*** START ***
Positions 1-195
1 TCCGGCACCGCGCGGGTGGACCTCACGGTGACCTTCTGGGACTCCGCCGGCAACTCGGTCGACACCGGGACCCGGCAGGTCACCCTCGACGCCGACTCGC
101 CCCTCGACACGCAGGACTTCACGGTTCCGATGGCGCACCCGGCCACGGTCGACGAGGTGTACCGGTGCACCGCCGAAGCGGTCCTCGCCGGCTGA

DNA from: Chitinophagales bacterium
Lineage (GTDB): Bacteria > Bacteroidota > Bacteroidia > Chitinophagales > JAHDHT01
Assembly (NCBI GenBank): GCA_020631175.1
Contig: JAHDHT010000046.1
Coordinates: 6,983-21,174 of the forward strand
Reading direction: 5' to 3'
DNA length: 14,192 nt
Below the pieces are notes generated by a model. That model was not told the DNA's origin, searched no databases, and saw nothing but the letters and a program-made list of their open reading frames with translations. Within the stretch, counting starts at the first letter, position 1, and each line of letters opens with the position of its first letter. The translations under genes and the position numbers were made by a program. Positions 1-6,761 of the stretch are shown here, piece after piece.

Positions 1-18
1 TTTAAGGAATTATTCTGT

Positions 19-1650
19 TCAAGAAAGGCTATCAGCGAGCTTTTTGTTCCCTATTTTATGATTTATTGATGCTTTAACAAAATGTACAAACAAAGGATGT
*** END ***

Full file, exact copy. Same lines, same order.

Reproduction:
Positions 1-195
1 TCCGGCACCGCGCGGGTGGACCTCACGGTGACCTTCTGGGACTCCGCCGGCAACTCGGTCGACACCGGGACCCGGCAGGTCACCCTCGACGCCGACTCGC
101 CCCTCGACACGCAGGACTTCACGGTTCCGATGGCGCACCCGGCCACGGTCGACGAGGTGTACCGGTGCACCGCCGAAGCGGTCCTCGCCGGCTGA

DNA from: Chitinophagales bacterium
Lineage (GTDB): Bacteria > Bacteroidota > Bacteroidia > Chitinophagales > JAHDHT01
Assembly (NCBI GenBank): GCA_020631175.1
Contig: JAHDHT010000046.1
Coordinates: 6,983-21,174 of the forward strand
Reading direction: 5' to 3'
DNA length: 14,192 nt
Below the pieces are notes generated by a model. That model was not told the DNA's origin, searched no databases, and saw nothing but the letters and a program-made list of their open reading frames with translations. Within the stretch, counting starts at the first letter, position 1, and each line of letters opens with the position of its first letter. The translations under genes and the position numbers were made by a program. Positions 1-6,761 of the stretch are shown here, piece after piece.

Positions 1-18
1 TTTAAGGAATTATTCTGT

Positions 19-1650
19 TCAAGAAAGGCTATCAGCGAGCTTTTTGTTCCCTATTTTATGATTTATTGATGCTTTAACAAAATGTACAAACAAAGGATGT